In the summer of 2020, the government all but forced renewables developers to enter into a protocol in which they agree to a âvoluntaryâ reduction in tariffs, but that didn’t help – debts continued to pile up. However, the memorandum provided for a mechanism to repay old debts – the missing funds were to be raised through a state guaranteed loan.
This is exactly what was done: the state-owned company Ukrenergo (the operator of the transport network of Ukraine) issued “green bonds”, guaranteed by the state – and raised the colossal sum of 825 million of dollars. The money came from private investors. The EBRD was also an investor. These funds were transferred to another crown corporation – the Guaranteed Buyer, which was specifically created to provide payments to renewable energy producers. And then the good times began.
The head of the guaranteed buyer Konstantin Petrikovets was immediately sacked – according to him, “for refusing to comply with illegal instructions” not to make payments to renewable energy producers. He went on television saying that.
After the appointment of a new director, payments were made, but not as required to all companies in prorated amounts, as was the original intention.
One company, DTEK Renewables, owned by Ukraine’s richest man, Rinat Akhmetov, has not received any funding. It is the largest producer of renewable energy in Ukraine.
According to Ukrainian media, one reason is that the typical politician-business conflict takes place between the president and Akhmetov – which makes the disbursement of green bond funds one that comes with political prerequisites.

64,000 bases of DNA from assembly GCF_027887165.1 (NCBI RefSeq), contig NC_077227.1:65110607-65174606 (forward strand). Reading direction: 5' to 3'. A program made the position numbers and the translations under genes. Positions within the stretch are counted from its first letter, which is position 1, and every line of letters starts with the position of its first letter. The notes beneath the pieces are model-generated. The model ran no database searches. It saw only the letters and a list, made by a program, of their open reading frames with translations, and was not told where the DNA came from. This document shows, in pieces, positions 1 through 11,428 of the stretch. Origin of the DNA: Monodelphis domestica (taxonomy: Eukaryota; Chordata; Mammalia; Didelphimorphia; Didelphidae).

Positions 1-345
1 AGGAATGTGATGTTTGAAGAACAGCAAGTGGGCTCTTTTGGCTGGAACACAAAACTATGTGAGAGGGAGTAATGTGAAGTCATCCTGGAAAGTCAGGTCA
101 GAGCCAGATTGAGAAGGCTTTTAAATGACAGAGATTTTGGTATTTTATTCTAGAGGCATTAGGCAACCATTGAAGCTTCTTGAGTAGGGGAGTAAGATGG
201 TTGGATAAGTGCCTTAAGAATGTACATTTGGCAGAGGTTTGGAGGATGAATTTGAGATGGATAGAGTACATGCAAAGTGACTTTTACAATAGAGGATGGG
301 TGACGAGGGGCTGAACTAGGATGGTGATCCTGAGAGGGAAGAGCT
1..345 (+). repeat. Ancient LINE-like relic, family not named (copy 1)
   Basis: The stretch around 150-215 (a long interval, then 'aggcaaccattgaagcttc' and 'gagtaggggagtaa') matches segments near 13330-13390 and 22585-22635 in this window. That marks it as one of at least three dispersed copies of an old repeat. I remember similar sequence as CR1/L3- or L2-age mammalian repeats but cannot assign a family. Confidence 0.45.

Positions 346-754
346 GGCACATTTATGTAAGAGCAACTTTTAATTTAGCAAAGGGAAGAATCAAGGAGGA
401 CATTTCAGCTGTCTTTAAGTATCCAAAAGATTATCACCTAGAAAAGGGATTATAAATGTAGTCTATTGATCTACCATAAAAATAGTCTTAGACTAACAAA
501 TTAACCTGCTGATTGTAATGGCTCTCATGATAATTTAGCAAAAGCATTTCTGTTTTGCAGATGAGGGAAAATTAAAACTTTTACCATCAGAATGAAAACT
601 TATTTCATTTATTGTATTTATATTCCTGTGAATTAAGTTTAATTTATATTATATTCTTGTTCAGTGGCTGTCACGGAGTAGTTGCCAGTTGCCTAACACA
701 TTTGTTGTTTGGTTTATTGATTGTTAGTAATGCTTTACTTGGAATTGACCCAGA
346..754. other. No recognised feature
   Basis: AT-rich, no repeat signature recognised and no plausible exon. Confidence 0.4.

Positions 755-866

Zelenskiy was elected to fight corruption (like his desoligarchization law, something that George Kent, Assistant Under Secretary of State for European and Eurasian Affairs, says “difficult”) and reform the economy. After COP26, Zelenskiy joins the fight of Europeans against climate change. Everyone wants Ukraine to succeed.
Even without the government’s sidelining of DTEK for now, the private sector in Ukraine is playing a game of Survivor with the government. In each episode, someone is elected off the island, regardless of the sector of the economy. Energy is particularly volatile because it constitutes an important part of the economy.
DTEK is the largest investor in the renewable energy sector in Ukraine and has been in the market for around 14 years. They say they invested 1.5 billion euros in Ukraine during this period and built around 11% of all renewable energy capacity in the country.
If the bond payments are not distributed evenly, it will likely be difficult to see investors willing to develop large-scale renewable energy projects in Ukraine. DTEK, for example, is a large issuer of bonds to foreign investors.
Without the local company’s investment in renewable energy, Ukraine will struggle to meet the Zelenskiy target. It will also be more dependent on Russia for energy, as Foreign Policy magazine pointed out this week.
The perception of the scandal is still strong in Ukraine. This is something Ukraine needs to get rid of as it tries to look less like the Wild East and more like Europe’s “fancy crowd”, the kind that make the world conference circuit and talk about it. climate justice and social equity.
Europe is Ukraine’s biggest donor. If EBRD capital is not used for what Ukraine claims it will be used for, it reduces the credibility of public issuers and damages Ukraine’s still relatively positive image as a bond investment. .